Or maybe I just need to go digging through my old backups to see if I have a copy of DOOM which can be installed on a modern computer so that I can blow up a few demons of my own....(less)
**spoiler alert** The last book I read in 2008! I started this the afternoon of the 31st and finished it up around 11pm, which is to say, it's quite r...more**spoiler alert** The last book I read in 2008! I started this the afternoon of the 31st and finished it up around 11pm, which is to say, it's quite readable! I liked the use of alternating voices and I liked both of those narrating characters -- I think I liked them almost too much, to the point that it was very easy to forget what was going on around them. That's the point of the whole book, of course, and it's an excellent point which is hammered home a couple of times, but, y'know, sudden Nazis to bring the point home are not really a pleasant surprise.
I knew it was a trilogy going in, but I expected more resolution; it's very much an emotional cliffhanger, for all that everything in the plot is actually resolved. Now I need those other two books! I have to know what happens!(less)
Lots of very nice world-building in this one! My expectations were low -- basically, I liked the title and the description sounded not unreadable -- b...moreLots of very nice world-building in this one! My expectations were low -- basically, I liked the title and the description sounded not unreadable -- but they were definitely exceeded and then some.
I'm not sure how I feel about the floating POV, with half of the book first person from Sam and half a floating third person omniscient, but it got the job done well enough. (When you have sections in villain POV and it's not awful, you're doing something well enough.) (The extended origin-story flashback from his mother I could have done without, though.)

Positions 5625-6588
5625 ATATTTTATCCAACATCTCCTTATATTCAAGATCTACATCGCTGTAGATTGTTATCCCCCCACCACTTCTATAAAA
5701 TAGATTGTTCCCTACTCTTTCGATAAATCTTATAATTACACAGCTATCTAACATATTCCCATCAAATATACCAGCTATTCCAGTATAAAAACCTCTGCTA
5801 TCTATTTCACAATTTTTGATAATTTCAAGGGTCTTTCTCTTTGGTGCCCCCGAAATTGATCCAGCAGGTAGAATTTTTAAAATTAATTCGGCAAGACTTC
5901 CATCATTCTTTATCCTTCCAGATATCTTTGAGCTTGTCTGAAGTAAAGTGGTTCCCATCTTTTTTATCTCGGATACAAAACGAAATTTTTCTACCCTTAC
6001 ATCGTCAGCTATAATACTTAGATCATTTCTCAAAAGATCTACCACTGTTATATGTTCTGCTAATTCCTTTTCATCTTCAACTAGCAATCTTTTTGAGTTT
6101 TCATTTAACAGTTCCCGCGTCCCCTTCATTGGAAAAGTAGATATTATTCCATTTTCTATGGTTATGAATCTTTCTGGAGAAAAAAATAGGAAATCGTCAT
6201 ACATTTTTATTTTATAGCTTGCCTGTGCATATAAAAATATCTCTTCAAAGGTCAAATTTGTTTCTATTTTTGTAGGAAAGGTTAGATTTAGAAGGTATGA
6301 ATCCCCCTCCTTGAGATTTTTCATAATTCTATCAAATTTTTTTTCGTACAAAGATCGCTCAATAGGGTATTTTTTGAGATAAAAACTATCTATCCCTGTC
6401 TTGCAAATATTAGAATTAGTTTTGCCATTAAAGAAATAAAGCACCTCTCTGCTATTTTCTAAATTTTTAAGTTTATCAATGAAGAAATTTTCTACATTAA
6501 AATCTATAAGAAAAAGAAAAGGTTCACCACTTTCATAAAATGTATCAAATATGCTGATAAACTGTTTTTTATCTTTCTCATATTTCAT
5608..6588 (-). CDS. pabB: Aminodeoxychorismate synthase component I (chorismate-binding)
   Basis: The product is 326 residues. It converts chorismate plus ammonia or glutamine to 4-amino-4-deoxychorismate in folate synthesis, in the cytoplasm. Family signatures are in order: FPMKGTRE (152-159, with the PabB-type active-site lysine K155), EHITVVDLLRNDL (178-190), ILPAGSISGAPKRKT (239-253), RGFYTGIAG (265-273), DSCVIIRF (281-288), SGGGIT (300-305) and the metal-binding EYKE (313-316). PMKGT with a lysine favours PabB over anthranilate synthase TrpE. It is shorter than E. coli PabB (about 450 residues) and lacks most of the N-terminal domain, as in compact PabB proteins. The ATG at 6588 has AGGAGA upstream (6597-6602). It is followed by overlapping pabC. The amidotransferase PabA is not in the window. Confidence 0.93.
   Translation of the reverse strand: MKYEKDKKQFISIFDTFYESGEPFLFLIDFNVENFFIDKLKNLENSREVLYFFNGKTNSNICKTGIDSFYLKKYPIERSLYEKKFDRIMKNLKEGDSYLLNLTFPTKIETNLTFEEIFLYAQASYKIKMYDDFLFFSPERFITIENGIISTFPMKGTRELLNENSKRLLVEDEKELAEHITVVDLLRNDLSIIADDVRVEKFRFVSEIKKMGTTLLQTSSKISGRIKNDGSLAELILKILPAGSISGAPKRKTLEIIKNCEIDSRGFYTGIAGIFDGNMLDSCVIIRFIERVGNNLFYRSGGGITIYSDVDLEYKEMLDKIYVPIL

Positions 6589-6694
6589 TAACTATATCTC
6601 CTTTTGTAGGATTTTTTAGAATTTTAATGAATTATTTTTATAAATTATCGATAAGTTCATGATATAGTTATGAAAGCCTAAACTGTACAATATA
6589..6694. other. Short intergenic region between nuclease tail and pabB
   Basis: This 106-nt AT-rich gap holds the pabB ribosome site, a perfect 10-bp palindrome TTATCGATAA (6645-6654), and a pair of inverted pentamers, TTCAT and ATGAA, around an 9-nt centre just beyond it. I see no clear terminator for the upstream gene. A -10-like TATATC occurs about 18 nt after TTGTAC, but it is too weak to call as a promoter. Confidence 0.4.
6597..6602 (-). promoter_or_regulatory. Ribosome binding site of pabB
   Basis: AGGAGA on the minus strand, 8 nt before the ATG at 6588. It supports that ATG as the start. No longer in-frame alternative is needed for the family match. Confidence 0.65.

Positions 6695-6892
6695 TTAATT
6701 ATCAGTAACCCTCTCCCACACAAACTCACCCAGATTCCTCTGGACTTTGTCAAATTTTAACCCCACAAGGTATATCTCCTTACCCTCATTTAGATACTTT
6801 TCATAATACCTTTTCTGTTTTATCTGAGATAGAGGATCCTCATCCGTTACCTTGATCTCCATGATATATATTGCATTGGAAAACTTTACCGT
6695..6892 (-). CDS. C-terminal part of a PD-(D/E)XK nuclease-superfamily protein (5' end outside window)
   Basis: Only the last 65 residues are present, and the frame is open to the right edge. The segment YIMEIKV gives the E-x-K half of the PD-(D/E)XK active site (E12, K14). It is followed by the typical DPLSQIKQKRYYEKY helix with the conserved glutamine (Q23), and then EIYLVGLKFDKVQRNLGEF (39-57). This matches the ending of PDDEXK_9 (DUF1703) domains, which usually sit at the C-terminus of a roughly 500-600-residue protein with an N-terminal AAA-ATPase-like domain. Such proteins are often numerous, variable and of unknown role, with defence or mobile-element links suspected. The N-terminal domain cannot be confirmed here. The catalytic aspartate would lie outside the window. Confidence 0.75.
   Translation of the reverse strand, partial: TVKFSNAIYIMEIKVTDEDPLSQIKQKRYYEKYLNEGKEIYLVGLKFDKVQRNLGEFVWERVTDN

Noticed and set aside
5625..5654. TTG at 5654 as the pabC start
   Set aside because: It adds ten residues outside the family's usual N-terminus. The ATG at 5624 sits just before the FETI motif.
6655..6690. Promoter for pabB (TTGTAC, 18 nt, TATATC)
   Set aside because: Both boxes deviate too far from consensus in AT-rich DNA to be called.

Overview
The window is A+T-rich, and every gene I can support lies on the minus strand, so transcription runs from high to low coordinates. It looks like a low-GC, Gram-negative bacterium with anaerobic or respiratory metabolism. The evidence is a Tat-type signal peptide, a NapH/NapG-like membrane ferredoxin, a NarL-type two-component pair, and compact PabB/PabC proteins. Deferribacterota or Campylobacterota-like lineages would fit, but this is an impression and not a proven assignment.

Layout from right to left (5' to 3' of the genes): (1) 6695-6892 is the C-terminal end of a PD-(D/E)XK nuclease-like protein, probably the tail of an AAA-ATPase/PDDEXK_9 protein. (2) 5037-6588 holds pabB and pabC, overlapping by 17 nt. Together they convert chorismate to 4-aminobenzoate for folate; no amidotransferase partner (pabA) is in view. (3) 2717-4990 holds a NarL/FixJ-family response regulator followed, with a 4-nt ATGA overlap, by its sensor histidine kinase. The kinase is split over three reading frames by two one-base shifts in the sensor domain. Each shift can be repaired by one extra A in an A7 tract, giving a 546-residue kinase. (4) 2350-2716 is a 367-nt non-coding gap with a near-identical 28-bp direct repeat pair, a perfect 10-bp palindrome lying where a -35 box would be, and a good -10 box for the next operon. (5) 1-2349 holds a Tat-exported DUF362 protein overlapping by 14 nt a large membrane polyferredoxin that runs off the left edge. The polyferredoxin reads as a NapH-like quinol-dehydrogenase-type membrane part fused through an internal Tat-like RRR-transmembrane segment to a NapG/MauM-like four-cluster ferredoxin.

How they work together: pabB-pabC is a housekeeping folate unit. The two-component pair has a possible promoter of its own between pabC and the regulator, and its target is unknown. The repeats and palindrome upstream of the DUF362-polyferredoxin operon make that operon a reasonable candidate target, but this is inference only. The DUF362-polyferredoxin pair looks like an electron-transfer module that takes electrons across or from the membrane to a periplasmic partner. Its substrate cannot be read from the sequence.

Sam was self-aware without breaking the fourth wall; he had white-boy-angst without feeling special; he had special powers that genuinely made his life suck instead of making him special; he was a smart-ass without being too cute; he was scared without being heroic. In short, he was a pretty good protagonist. Ramon, Frank, and Brooke made an excellent set of hero's friends, too. It wasn't all spectacular -- the pacing was a bit uneven, although the book was such a fast read that I didn't ever have time to get bored -- and the sequel hooks were a little obvious (although intriguing). Brid didn't get nearly enough development for her role but she got too much to be dismissed as an extra, which was another thing which felt uneven.
Hmm. So far this review has been mostly "there were so many ways that this could have sucked, but it didn't: yay", and I don't think that really does justice here. I enjoyed this book proactively as well! I liked these characters and this world and would like to read more of them!(less)
This is a fun book! There's nothing dramatic in the plot, but it isn't formulaic, either, and the storytelling kept me focused on the characters inste...moreThis is a fun book! There's nothing dramatic in the plot, but it isn't formulaic, either, and the storytelling kept me focused on the characters instead of trying to guess the next plot twist so that I never had to feel jaded. Its real joy is in the human moments: the little pop culture asides that Corny and his family make, the times when Kaye and Corny very understandably have no idea what to do next, and most of all in the wonderful relationship between Kaye and her mother. Kaye seems to have gained a bit of maturity in her feelings toward Roiben between Tithe and this book -- which is not saying much, fortunately -- and it's nice to see her making new mistakes instead of the same ones over again!(less)